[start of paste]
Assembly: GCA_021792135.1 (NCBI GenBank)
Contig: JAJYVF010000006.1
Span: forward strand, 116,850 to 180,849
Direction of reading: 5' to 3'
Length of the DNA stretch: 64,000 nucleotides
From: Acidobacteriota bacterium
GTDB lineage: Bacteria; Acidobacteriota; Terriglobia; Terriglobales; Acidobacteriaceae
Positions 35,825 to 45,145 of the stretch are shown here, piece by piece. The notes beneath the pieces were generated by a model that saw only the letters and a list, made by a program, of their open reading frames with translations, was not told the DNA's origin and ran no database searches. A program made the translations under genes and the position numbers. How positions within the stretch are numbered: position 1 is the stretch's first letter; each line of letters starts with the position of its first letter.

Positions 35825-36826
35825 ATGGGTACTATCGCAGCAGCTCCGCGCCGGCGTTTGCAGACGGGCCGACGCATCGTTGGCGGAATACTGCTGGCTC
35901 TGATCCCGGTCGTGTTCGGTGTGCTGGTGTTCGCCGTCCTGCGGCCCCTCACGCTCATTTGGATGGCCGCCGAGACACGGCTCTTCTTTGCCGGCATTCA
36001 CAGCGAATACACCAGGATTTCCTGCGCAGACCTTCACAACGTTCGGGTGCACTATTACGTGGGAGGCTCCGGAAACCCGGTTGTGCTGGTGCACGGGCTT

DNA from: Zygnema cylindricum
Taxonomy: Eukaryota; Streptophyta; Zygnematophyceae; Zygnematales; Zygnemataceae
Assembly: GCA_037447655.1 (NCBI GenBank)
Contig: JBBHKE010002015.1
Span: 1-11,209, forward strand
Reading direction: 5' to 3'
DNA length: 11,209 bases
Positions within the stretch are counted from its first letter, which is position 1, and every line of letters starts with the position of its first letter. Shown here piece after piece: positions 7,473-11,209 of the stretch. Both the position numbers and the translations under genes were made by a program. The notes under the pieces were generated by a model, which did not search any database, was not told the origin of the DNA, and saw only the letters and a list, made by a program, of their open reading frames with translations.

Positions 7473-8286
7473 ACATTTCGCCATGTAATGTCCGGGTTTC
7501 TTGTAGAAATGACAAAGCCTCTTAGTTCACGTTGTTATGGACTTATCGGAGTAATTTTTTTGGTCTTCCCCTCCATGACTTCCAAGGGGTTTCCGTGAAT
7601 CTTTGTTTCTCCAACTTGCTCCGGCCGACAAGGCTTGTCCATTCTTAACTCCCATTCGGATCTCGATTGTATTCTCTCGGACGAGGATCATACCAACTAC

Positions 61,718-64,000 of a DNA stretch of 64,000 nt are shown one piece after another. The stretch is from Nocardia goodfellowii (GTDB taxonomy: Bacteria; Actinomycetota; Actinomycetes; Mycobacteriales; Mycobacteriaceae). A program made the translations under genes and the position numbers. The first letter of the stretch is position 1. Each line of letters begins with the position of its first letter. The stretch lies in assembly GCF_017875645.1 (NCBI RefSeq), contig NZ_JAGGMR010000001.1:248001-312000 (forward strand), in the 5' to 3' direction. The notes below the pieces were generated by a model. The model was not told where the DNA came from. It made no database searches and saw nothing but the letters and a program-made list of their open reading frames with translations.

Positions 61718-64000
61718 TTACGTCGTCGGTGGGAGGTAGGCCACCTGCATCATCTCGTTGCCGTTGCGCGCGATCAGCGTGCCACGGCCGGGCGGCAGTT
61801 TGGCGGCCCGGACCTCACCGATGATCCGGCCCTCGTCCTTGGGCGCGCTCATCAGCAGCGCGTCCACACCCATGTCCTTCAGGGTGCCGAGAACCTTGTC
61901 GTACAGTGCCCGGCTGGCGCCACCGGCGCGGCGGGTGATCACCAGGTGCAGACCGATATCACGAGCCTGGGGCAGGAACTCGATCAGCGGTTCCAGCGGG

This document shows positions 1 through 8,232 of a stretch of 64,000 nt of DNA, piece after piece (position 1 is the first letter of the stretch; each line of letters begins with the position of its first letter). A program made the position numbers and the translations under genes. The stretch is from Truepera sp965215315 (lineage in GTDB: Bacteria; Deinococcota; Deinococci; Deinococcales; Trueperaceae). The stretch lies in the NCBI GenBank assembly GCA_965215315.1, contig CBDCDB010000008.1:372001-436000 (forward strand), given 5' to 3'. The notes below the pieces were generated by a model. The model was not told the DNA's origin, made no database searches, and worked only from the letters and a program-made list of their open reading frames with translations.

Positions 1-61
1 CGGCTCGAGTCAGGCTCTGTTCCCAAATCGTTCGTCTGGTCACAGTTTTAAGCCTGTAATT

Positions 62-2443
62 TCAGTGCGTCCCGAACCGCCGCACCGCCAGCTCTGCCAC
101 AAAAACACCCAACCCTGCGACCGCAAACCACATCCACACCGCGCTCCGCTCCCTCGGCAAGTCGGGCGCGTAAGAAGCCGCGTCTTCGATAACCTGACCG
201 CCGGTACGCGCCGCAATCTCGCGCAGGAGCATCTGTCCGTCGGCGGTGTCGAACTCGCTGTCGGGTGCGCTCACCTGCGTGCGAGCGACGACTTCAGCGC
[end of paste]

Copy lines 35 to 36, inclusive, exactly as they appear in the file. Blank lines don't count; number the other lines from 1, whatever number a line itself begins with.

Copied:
101 AAAAACACCCAACCCTGCGACCGCAAACCACATCCACACCGCGCTCCGCTCCCTCGGCAAGTCGGGCGCGTAAGAAGCCGCGTCTTCGATAACCTGACCG
201 CCGGTACGCGCCGCAATCTCGCGCAGGAGCATCTGTCCGTCGGCGGTGTCGAACTCGCTGTCGGGTGCGCTCACCTGCGTGCGAGCGACGACTTCAGCGC